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Saturday, 22 September 2018
THE luxury SUV (sport utility vehicle) global car market has grown exponentially with the increase in wealth among a small percentage of the world’s population.
So large, luxurious SUVs that were once considered the dinosaurs of the automotive world and an endangered species have in the early 21st Century perhaps surprisingly come into their own.
Make no mistake, these big beasts of the car jungle are sought after across the globe, with rising markets in the United States, the Middle East and, of course, China.
But if you are in the market for such a vehicle, how do you choose?
This week’s drive, the Audi Q7, has to be a top contender simply because it has all the attributes necessary to qualify for the mantle of “large, luxurious SUV”.
This car positively wraps itself around you when you climb into the driving seat. Not only that, everyone else in the car — front and back seat passengers and those in the sixth and seventh seats — gets the VIP treatment.
And yet this is a car firmly grounded. It handles lightly and responsively for a big vehicle and is highly manoeuvrable. And it bristles with technology.
So the only question on the lips of those privileged enough to be able to buy a large, luxurious SUV — the test car came in at a total price of £65,615 — is which one to choose?
I have given up trying to second-guess people’s taste in cars because it is a very personal thing, not least with regard to how much you wish to spend on a car. But the Q7 has reached such a splendid point in its development as a modern car that you might find yourself hard pressed to fault it.
And yet, it could be its very size that might put you off. Certainly there are other models in the Audi range that might suit better given the Q7’s commanding size.
But the fact it is a big car should not put you off. As I said, it is highly manoeuvrable — there wasn’t a parking space I shied away from unless it was obviously too tight.
The car took to the recent snowy conditions with aplomb, the Q7’s quattro permanent all-wheel drive (with asymmetric-dynamic drive-torque split and self-locking centre differential), shrugging off the slightest problem of slippage in the ice. But that’s the thing about Audi, and in particular the Q7 — attention to detail. So as well as the all-wheel drive and the super performance from the 3.0-litre V6 diesel engine with exhaust turbocharger, you get the best grip and brakes.
The latter consists of a dual-circuit brake system split between axles, anti-lock brake system (ABS) with electronic brake-force distribution (EBD), electronic differential lock (EDL), traction control (ASR) and electronic stabilisation control (ESC).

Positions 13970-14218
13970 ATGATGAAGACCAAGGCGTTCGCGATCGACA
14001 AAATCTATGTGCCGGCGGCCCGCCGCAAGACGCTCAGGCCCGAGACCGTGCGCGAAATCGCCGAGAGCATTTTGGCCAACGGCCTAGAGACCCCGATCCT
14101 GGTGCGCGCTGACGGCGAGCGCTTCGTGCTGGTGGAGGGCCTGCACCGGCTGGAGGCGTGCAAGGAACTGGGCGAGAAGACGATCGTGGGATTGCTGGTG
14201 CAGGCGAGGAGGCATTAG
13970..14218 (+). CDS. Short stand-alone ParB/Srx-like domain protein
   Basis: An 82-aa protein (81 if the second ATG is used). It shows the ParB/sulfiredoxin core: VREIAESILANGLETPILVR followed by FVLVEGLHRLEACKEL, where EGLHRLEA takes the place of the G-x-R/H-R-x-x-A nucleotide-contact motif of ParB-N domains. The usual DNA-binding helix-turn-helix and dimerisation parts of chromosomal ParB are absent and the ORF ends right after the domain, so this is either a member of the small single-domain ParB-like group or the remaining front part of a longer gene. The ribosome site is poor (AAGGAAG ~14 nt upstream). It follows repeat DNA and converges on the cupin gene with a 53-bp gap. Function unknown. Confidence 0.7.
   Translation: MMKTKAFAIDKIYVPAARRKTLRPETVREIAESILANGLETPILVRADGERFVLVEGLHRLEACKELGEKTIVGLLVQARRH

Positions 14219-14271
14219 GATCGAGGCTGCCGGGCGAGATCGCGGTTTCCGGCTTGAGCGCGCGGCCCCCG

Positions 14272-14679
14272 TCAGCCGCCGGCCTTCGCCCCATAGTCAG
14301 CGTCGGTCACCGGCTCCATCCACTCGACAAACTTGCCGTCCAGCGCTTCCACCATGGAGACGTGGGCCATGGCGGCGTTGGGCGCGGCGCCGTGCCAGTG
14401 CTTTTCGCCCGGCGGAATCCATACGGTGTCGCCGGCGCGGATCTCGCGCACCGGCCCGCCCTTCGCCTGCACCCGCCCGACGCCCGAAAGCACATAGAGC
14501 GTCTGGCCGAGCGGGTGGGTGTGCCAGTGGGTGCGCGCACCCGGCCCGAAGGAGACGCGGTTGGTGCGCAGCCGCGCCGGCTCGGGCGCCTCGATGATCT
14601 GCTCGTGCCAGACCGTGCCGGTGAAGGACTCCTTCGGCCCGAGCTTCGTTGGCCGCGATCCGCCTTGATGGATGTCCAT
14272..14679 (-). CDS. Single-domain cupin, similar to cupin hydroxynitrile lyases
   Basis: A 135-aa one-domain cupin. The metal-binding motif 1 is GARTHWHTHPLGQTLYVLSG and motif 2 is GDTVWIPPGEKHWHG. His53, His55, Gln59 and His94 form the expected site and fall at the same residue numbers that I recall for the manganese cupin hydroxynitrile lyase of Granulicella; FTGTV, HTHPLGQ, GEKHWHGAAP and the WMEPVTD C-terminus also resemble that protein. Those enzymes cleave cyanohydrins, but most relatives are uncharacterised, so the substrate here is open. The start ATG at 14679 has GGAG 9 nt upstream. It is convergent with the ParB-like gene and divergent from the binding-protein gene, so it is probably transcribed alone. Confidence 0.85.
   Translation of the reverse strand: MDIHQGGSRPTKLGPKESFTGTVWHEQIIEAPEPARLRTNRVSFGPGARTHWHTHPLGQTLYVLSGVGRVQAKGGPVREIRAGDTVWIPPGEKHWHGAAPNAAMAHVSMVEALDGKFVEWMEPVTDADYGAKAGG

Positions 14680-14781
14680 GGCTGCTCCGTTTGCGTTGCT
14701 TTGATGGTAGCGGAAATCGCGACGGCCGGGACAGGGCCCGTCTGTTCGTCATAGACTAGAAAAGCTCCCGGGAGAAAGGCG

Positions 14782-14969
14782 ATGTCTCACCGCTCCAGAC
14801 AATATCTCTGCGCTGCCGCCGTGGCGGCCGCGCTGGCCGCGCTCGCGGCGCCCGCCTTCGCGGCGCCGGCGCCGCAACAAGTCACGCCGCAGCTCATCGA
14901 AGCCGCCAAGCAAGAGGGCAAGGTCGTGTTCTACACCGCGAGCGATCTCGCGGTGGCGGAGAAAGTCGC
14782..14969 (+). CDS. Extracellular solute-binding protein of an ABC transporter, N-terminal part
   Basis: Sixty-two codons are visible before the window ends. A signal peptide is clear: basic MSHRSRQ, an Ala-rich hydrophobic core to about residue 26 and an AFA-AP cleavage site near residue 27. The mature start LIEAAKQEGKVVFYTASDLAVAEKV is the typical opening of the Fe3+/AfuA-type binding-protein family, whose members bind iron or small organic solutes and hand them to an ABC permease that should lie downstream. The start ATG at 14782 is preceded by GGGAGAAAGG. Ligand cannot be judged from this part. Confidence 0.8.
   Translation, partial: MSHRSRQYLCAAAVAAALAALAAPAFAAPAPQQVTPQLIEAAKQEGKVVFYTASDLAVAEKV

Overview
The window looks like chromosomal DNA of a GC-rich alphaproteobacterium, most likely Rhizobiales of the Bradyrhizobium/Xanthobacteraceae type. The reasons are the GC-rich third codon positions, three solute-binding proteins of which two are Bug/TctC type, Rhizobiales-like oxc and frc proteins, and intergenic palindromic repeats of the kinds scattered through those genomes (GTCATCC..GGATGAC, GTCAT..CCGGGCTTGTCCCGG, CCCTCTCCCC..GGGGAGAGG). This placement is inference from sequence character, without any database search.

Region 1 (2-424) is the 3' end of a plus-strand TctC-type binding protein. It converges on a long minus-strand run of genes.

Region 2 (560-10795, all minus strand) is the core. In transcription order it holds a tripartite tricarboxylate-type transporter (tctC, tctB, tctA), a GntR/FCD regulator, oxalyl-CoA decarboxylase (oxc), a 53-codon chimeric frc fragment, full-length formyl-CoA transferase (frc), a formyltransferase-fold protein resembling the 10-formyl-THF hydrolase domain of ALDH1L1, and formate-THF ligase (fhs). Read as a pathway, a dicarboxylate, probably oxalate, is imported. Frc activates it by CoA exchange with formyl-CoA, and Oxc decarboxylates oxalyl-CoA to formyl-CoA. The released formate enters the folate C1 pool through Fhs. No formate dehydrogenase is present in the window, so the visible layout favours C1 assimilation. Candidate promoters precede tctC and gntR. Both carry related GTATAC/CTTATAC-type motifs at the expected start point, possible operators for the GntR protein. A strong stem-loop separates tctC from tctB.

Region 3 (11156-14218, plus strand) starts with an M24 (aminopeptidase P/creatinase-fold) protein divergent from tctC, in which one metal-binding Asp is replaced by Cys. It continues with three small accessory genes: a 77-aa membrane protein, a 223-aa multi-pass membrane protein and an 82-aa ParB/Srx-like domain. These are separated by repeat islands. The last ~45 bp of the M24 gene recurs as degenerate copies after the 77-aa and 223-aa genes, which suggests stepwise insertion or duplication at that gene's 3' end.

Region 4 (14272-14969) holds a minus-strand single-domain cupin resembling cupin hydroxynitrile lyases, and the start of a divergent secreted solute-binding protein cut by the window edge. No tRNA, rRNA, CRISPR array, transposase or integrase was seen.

Now this may all fall into an area of car knowledge that you may not wish to go to, but this super mechanical equipment can make you super safe. It’s as simple as that.
And that’s another good reason why you might be willing to pay this kind of money for a large SUV such as the Audi Q7.
Inside the car, the first impression is one of something approaching awe. At the press of the start button, a touchscreen appears.
Here lies the heart of the Q7 and it is equally impressive. You find the MMI Navigation Plus with MMI Touch. This includes an 8.3in central rising colour display with high-resolution graphics; 3D map display of places of interest and city models; country-specific information — for example, legal regulations for the country you are travelling to and online map updates (includes five free updates).
“MyAudi special destinations” allows you to download special destinations such as your favourite restaurants into your navigation system.
There is in addition detailed route information, map preview, choice of alternative routes, places of interest, lane recommendations, motorway exits and detailed junction maps.
A big diesel might appear to be anathema to some these days, but Audi offsets this with the Q7’s engine by employing a close-coupled oxidizing catalytic converter and maintenance-free particulate filter.
So official CO2 emissions achieved are 153g/km and fuel consumption on the combined cycle comes in at 45.6 mpg.
I drove around 400 miles in the Q7 and have to say that with “normal” type of driving — that is, moderate speeds on motorways and A-roads — the car was surprisingly economical for its physical appearance and the size of engine.
One of the pleasures of owning such a car as the Q7 would be that even if you were not technically minded you could spend time with the car to learn just about everything it was capable of doing — which is a great deal.
Audi Q7 3.0 TDI quattro S line tiptronic 272 PS
Total cost of test car with options fitted: £65,615
CO2 emissions: 153g/km
Exterior colour: Sepang blue, pearl effect (£675)
Interior: black front sport seats in valcona leather (£1,100)
Options include: 20in, 10-spoke star design alloy wheels (£500)
Rear-view camera (£500)
Driver and front passenger memory function for the electrically adjustable front seats (£550)
Audi Matrix LED headlights (£950)
Technology pack (£1,950)
Heated outer rear seats for the second row (£400)
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